Powrie, of course, sees it differently, saying that SGS-Maine Pointe's strategy in response to the trends in manufacturing has been to shift from "driving cost efficiency to driving supply chain flexibility" to help companies be more resilient.
With so much volatility across the supply chain, manufacturers need to have good contingency plans in place to be able to react to changes in the logistics marketplace. For example, one area SGS-Maine Pointe focuses on is helping customers deal with the lack of resources and transportation providers or lack of products within their current supply chain.
"Part of the problem is customers' incumbent carriers don't have the necessary products or resources to move or fulfill that demand. So, it's not necessarily [that] their clients are asking for cost reductions; they're looking for ways to mitigate the risk associated with their supply chain when their suppliers don't have available products or, from the distribution side, their carriers don't have enough trucks to run that product to their customers," Powrie said.
SGS-Maine Pointe works with clients to find what options they have during these disruptive times, he said.
Challenges to address
Bowman said Stonehenge has been building out its Stopwatch platform to unclog parts of the supply chain that have presented big problems. Getting goods out of China has never been a big issue, she said, "but when you have labor shortages in places that are producing [products], that puts stress on the supply chain in ways we have not been ready to solve for, process-wise or technologically. We haven't built contingency plans around that."
Companies have not planned all the steps and coordination efforts within a supply chain when a war is happening, she said. "It's not a contingency thought leaders have been thinking about,'' she said.
Nathanael PowrieExecutive vice president of data analytics, SGS-Maine Pointe
Rather, they have been more focused on how to get products on boats and then onto trucks. "Those are the optimization pieces closer to where consumers interact with things. This is forcing us upstream within the whole supply chain system, and once we have to move upstream because we haven't been solving for that over time, everything's been breaking down."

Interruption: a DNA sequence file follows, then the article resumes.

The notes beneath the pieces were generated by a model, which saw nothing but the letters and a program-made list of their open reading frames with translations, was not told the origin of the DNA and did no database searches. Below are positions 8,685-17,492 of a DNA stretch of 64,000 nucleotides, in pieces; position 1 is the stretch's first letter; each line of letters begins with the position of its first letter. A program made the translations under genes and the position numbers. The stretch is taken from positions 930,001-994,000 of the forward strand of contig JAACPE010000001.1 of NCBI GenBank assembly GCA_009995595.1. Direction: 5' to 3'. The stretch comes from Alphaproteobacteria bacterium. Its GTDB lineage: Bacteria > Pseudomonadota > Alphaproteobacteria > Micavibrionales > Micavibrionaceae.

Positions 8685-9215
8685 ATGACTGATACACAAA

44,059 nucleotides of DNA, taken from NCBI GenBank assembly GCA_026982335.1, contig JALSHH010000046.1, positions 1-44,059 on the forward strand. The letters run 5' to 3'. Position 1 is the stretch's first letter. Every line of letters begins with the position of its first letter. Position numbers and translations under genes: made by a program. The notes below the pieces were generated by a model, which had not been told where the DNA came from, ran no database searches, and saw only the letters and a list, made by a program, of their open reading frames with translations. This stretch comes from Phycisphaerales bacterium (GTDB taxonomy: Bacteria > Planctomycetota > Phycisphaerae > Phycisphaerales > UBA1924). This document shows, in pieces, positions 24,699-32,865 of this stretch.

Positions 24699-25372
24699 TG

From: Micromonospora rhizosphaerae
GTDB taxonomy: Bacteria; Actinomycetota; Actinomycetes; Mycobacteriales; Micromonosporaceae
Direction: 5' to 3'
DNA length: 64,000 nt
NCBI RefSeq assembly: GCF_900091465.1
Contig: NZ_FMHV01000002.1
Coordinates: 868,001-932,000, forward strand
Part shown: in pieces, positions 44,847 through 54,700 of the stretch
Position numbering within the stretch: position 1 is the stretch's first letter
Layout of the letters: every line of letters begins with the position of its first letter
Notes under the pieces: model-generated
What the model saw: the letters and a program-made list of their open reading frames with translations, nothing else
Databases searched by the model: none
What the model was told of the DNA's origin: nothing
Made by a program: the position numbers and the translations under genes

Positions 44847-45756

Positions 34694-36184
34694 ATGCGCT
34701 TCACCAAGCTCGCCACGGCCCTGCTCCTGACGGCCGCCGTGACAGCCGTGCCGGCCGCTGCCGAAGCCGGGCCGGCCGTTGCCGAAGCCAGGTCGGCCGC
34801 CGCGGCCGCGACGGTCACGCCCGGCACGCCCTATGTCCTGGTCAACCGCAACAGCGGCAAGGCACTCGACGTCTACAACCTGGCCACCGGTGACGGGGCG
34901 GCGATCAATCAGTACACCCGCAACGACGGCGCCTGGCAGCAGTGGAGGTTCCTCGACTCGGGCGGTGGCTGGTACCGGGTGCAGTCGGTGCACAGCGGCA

Bowman maintains that "consultancies and MSPs need to understand the world is tired of talking, and if you learn engineering techniques, you'll be more valuable." Pre-pandemic, she said she "couldn't get meetings with anyone,'' but now, CPGs are "running to the smaller startups that can actually do the engineering" because supply chain bottlenecks are a pain point for them.
Because Stopwatch "plays closer to the middle of the [tech] stack," Bowman said she recently got a "$1 million check from a huge CPG" to spin up a server. "The market is finding solutions, and until service providers can come up with unique, technically grounded solutions and packages, [consumer and retail manufacturers] don't have time to talk about anything anymore."
Powrie said manufacturers must be able to use existing data and tie it all together if they are to stay resilient. Clients demand that SGS-Maine Pointe include digital solutions as part of their implementation plan, he said. So, the firm is building its own software or partnering with other companies to create digital twins for clients. This lets them test scenarios of what they should be doing and figure out if they have the right footprint and supply chain visibility to service customer demand, Powrie said.
"What we're seeing now is it's no longer about globalization, but [having a] regional footprint." If manufacturers are shifting their supply chains from China back to the U.S., digital twins can help them assess what that will do to their footprint and their risk profile, he said. "Developing digital twins is a way for them to mitigate the risk associated with testing that optionality."
COVID-19 set the stage for digitizing supply chains, but "recent events are trending in a way that … requires balancing tradeoffs between the efficiency and resiliency of the supply chain. That means less dependency on global hubs and sourcing closer to home,'' Powrie said.